One of the highlights of my service this year as president of the Association of American Veterinary Medical Colleges (A AVMC) has been the opportunity to view the Auburn University College of Veterinary Medicine from a truly unique perspective—the 30,000-foot level—and then to zoom back to ground level for an internal view. From a high altitude, Auburn University resembles the 30 U.S. veterinary colleges in its pursuit of excellence in education, research, and outreach to the veterinary and scientific communities. All 30 deans of these colleges manage tight budgets, work incessantly to recruit, promote, and retain outstanding faculty, and cultivate research that advances the edge of scientific knowledge. Most operate large veterinary teaching hospitals, which artfully blend clinical education with the delivery of comprehensive specialty services to the veterinary community. All are committed to the education and nurture of their student bodies, and each proudly promotes the skills and competencies of its graduates.
So, what defines an Auburn veterinarian? David Housel, Auburn Athletics Director Emeritus approached the topic in this way: What is Auburn? Far be it from me to answer that question. There are as many definitions of Auburn as there are Auburn men and women. Auburn’s veterinary alumni base, now more than 6,500 strong, is more diverse and geographically distributed than one could imagine. To grasp the breadth and impact of the Auburn veterinary family, consider the 5,797 donors who helped the college surpass $88 million in our most recent Because This is Auburn campaign. Or, consider the three veterinarians—a small animal practice entrepreneur in Louisville and champion of organized veterinary medicine in Kentucky (Dr. Pat Kennedy Arrington), an esteemed Auburn faculty member and renowned researcher in wound healing and reconstructive surgery (Dr. Steven Swaim), and the director of animal programs at the National Cancer Institute in Bethesda, Maryland (Dr. Robert Hoyt)—who were recognized as Wilford S. Bailey Distinguished Alumni at the college’s 111th Annual Conference. Or, perhaps we should consider the four Auburn veterinarians who currently serve as deans of veterinary colleges across the country. These are samples of the thousands of Auburn men and women who work diligently as professionals and public servants with great pride in their alma mater and who advance the Auburn brand of veterinary medicine.
As a perfect illustration, we pay tribute in this issue of the Auburn Veterinarian to Dr. Larry G. Dee (’69), his wife R ita, and Larry’s brothers, James and Jon, both Auburn DVMs. Their father, Dr. Clarence E. Dee, and uncle, Dr. Ivan Fredrickson, established a companion animal practice in Hollywood, Florida, that cultivated a professional relationship with Ms. Eleanor Ritchey, ultimately leading to the endowment that built the Scott-Ritchey Research Center at Auburn. Larry and Rita recently established the Dee Family Endowed Chair, recognizing a faculty member in small animal surgery with a strong commitment to students and faculty service. The Dee family’s commitment personifies the second tenet of the Auburn Creed: “I believe in education, which gives me the knowledge to work wisely and trains my mind and my hands to work skillfully.”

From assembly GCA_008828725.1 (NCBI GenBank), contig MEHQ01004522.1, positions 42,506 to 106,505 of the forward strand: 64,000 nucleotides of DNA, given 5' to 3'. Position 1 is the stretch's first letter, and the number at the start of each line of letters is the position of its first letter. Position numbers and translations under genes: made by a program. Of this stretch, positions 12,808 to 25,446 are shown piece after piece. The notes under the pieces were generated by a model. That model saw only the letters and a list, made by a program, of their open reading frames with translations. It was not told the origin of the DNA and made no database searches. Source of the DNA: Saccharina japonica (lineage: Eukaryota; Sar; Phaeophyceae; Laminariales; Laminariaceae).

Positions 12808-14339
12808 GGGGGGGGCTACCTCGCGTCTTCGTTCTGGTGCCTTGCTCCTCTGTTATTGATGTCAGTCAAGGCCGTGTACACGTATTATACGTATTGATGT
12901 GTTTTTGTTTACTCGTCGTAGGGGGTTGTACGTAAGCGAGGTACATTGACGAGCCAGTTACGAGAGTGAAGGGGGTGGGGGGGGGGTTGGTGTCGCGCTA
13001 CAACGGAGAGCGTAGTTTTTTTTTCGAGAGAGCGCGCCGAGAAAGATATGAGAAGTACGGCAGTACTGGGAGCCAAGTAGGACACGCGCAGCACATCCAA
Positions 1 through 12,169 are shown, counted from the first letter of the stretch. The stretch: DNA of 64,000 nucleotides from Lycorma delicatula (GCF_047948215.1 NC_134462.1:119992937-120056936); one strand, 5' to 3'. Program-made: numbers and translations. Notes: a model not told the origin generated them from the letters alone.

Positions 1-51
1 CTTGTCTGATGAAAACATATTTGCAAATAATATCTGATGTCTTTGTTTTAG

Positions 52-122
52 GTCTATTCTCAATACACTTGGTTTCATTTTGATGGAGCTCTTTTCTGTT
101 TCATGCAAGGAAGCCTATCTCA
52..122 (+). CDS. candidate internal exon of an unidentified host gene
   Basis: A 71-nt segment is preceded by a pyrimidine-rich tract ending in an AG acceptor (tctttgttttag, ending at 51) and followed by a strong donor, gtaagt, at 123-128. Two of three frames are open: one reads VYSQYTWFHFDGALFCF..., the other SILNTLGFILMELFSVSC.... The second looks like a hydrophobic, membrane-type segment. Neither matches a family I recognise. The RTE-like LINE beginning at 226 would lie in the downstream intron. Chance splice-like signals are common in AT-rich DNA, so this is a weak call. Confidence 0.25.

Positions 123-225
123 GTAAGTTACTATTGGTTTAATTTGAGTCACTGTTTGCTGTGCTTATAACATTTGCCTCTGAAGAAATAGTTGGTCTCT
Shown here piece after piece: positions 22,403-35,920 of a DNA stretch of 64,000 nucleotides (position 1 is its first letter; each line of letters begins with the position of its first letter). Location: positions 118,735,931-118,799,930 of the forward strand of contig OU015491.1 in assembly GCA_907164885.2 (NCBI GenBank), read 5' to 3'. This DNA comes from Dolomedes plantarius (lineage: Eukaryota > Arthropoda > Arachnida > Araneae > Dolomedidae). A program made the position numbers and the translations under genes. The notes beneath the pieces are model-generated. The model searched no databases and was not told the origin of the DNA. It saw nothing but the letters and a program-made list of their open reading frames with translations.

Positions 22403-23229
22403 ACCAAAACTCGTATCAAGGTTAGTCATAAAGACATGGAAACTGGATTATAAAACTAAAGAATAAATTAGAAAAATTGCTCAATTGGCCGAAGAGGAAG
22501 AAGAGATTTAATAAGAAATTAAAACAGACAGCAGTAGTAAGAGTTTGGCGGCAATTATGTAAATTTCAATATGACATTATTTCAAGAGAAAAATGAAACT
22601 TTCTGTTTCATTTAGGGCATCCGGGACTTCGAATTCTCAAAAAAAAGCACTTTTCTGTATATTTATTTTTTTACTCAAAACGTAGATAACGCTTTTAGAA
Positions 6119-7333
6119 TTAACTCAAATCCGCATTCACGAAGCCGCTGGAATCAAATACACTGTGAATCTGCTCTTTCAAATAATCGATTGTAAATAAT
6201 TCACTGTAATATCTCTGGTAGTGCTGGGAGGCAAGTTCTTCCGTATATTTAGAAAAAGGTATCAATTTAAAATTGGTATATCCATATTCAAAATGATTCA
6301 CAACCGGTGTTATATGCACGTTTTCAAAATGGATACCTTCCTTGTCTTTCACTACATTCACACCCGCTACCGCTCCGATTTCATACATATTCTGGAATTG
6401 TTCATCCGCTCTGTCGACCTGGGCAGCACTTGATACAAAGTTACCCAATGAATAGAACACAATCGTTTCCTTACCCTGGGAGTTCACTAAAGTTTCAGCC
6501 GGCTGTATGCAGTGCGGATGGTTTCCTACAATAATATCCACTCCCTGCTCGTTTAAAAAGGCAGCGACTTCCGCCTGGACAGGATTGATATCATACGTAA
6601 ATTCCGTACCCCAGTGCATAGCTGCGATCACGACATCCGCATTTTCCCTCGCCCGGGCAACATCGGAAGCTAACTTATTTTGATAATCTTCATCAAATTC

Likewise, scientists with an Auburn veterinary connection have a clear commitment to pursuing life-changing research that results in impactful discoveries for the benefit of animals and people. In a major step toward further institutional excellence, Auburn University was recently elevated to an “R1” institution by the Carnegie Classification of Institutions of Higher Education. An R1 designation is reserved for doctoral universities with the highest levels of research activity and is a testament to the outstanding work of our faculty and students, and the power of an Auburn education in cultivating scientific inquiry.
The College of Veterinary Medicine is about you, those who have come before to build our great college, and the students who are our future. We recently unveiled a campaign—Veterinarians Open Doors—to promote the thousands of success stories of Auburn veterinarians and scientists around the globe. Please visit www.veterinariansopendoors.com to share your story and to promote Auburn veterinary medicine. While you’re there, view the college’s exciting new video, and use the hashtag #VeterinariansOpenDoors to share it.